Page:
WASHINGTON — Few student veterans receive academic credit for the training they received in the military, a problem that forces them to waste time and effort repeating work, vet advocates say.
Now, a pair of senators are working across the aisle to fix that, by expanding veteran education benefits to include more proficiency exam fees and other costs related to documenting skills learned in uniform.
The new Military Learning for Credit Act — introduced Thursday by Sens. Chris Coons, D-Del., and Joni Ernst, R-Iowa — would allow veterans to use up to $500 to cover the costs of tests such as the College Level Examination Program, Dantes Subject Standardized Test Program and ACT National Career Readiness Certificate, among others.
If veterans show proficiency on those tests, they can earn academic credit, which could help them graduate more quickly.
“Our veterans receive intense and thorough training as servicemembers, often during the years when other Americans are attending college,” Coons said in a statement. “The least we can do is ensure that once they enroll in college, veterans have every opportunity to translate their military training into college credit.”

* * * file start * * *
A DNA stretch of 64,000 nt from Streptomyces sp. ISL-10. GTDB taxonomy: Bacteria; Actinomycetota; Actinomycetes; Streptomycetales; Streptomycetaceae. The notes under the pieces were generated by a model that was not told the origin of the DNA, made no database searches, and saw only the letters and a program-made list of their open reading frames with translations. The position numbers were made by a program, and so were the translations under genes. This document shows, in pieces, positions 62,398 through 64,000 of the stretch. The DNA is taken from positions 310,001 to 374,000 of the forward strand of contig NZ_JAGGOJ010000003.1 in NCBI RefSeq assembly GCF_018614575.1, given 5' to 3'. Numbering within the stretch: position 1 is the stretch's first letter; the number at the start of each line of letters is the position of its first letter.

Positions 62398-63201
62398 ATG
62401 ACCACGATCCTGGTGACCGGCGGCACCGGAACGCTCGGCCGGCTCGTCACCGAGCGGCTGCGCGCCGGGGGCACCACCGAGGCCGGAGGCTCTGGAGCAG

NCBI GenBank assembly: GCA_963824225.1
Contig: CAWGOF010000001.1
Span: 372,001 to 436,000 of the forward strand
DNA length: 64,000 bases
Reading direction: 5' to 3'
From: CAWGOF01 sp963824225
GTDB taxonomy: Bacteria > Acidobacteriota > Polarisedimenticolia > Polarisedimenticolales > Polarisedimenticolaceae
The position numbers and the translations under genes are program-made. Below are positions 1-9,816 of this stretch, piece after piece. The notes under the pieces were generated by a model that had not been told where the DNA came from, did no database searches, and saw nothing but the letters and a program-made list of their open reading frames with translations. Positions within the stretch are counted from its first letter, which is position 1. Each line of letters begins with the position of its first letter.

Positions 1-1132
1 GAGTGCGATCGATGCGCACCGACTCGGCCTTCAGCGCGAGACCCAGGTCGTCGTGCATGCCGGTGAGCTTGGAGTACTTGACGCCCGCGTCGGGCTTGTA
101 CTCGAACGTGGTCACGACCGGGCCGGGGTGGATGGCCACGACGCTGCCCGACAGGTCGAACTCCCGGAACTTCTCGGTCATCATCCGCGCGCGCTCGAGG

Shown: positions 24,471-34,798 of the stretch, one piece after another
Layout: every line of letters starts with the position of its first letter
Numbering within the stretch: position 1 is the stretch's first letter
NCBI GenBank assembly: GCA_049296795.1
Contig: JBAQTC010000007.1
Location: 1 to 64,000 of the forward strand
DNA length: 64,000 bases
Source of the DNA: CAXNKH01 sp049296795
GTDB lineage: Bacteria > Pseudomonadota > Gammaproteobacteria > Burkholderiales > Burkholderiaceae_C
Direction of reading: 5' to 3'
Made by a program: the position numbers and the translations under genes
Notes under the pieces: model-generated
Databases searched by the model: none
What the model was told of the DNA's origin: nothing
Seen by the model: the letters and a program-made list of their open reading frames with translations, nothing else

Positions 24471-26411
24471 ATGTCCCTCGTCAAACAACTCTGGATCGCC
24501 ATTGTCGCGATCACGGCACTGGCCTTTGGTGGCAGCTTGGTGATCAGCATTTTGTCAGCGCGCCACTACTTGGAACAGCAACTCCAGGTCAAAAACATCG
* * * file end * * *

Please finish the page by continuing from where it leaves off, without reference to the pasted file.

According to research from Student Veterans of America, only about 36 percent of veterans enrolled in higher education received any credit for their military training. Of those, the median number of credits awarded was three, the equivalent of a single college class.
The senators believe that making it easier for student veterans to test out of classes could save time, money, and frustration for those transitioning troops.
In addition, the measure includes a provision allowing those veterans to use federal education stipends for “portfolio assessments” presented to colleges as proof of existing experience worth academic credit.
Although not every institution accepts those assessments, the senators argue that allowing veterans more resources to develop those skills review packages could help change perceptions among many school leaders about the value of military training and skills in the academic world.
No timetable has been set for when the legislation may be considered by a Senate committee. Senators began a two-week summer recess on Wednesday but will return to town to resume legislative business on Aug. 15.